Hong Kong’s government could bar foreign lawyers from working on national security cases under a new law, sparking fears about the integrity of the city’s legal system as the government seeks to restore its international reputation.
Hong Kong’s leader, former top cop John Lee, could ban foreign lawyers on national security grounds under a legislative amendment unanimously approved Wednesday by the Legislative Council, the city’s legislature dominated by pro-Beijing loyalists.
Foreign lawyers “may pose a threat to national security” when practicing or working as barristers in national security cases, Hong Kong officials argued in a submission to the legislature.
The move to limit foreign lawyers, while widely expected, will send chills through Hong Kong’s legal community. The city’s internationally recognized common law system is central to its claim as a global financial hub, and foreign nationals have long held prominent positions in its legal community. Foreign judges and lawyers qualified to practice abroad regularly sit in the region’s top courts and participate in civil and criminal cases.
A foreign lawyer with more than two decades of experience in Hong Kong said the amendment “goes far beyond national security interests”. “International lawyers will ask why the Hong Kong government has taken a sledgehammer to crack the little nut.”
The change comes after the Hong Kong government fought to prevent jailed media mogul Jimmy Lai from retaining British barrister Timothy Owen to defend him in a national security case.
Hong Kong’s Supreme Court overturned a government appeal in November, ruling in favor of Lai, who now faces charges of foreign collusion in connection with his ownership of the defunct pro-democracy Apple Daily newspaper. He has pleaded not guilty.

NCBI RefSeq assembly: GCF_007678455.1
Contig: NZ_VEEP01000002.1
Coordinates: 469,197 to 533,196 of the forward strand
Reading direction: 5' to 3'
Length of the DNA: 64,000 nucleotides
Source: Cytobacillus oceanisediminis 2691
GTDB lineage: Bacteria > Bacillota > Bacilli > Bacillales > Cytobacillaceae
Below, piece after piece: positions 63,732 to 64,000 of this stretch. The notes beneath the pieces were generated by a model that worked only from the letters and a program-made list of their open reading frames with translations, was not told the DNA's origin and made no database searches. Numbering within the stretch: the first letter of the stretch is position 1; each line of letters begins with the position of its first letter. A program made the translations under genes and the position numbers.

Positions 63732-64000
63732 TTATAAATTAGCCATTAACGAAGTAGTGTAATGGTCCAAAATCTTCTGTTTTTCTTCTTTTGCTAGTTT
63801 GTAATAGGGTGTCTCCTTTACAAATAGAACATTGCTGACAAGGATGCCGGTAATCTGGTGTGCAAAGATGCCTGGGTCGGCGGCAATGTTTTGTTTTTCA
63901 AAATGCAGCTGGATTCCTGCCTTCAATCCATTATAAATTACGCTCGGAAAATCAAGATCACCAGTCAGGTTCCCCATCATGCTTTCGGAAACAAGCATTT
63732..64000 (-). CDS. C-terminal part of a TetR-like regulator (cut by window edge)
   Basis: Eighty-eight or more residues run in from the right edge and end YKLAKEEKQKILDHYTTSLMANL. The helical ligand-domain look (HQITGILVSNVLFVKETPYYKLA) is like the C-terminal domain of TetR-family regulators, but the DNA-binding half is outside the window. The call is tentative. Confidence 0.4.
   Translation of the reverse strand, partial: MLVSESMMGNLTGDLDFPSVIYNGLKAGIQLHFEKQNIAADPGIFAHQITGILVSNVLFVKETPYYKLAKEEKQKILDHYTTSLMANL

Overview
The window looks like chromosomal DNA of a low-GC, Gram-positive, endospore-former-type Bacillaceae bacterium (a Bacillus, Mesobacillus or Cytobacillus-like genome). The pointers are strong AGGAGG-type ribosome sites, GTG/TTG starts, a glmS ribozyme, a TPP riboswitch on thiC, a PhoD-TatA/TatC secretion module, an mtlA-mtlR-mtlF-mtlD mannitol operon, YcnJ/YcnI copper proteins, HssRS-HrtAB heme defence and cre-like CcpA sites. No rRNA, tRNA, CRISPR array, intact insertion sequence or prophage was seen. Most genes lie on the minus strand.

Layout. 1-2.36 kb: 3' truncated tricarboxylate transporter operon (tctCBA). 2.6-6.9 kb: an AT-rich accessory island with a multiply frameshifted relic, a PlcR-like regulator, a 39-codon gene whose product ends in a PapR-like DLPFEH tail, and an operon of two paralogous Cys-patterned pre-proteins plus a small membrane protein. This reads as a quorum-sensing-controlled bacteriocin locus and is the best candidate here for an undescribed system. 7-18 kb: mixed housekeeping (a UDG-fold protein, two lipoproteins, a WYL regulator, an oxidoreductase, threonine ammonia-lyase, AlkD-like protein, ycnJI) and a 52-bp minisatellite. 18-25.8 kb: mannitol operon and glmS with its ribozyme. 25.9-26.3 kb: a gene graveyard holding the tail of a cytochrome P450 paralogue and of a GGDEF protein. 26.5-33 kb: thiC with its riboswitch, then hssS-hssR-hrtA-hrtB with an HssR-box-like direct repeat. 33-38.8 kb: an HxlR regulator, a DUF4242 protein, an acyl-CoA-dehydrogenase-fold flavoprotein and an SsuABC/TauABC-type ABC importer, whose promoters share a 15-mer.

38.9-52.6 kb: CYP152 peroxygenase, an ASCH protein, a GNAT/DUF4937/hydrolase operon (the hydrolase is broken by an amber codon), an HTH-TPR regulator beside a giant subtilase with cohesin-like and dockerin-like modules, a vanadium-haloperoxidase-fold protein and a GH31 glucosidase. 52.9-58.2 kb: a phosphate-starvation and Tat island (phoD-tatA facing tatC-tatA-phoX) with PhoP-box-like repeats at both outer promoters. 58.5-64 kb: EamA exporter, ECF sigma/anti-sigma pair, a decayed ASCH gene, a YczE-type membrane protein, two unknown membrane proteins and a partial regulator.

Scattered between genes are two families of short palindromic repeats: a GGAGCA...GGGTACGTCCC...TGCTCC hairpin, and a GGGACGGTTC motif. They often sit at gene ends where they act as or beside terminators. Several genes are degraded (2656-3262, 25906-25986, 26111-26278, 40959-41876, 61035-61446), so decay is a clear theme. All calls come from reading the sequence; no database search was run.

The city government retaliated and asked China’s top legal body to intervene. Beijing responded by ruling that Hong Kong’s leader can determine the participation of foreigners in such cases.
Hong Kong is seeking to protect its international standing following three years of tough pandemic controls following pro-democracy protests in 2019, followed by an exodus of investors and residents and a crackdown on the territory’s civil liberties. Beijing responded by imposing comprehensive national security measures in 2020. The law on the territory under which defendants are imprisoned for life.
Hong Kong’s justice minister, Paul Lam, stressed that there was still a “real opportunity” for foreign lawyers to participate in some national security cases, and that the power to ban them was “not unique to Hong Kong”. The chief executive already has the power to appoint judges to hear national security cases, in which defendants are not guaranteed a jury trial.
“Our system, even under our reforms, is very, very liberal,” Lam added.
But legal experts and analysts said most foreign lawyers were likely to be excluded from security cases, raising concerns that the reform would undermine the confidence of the international business community in Hong Kong’s legal system.
Bing Ling, an expert on Chinese law and professor at the University of Sydney, said while other countries barred foreign lawyers from working on national security cases, Hong Kong’s multinational legal community helped the region maintain ties with other common law countries.
“The door is not completely closed to foreign lawyers participating, but . . . The prospect of foreign lawyers participating in national security cases will not be very good,” Bing said. “This is very unfortunate.”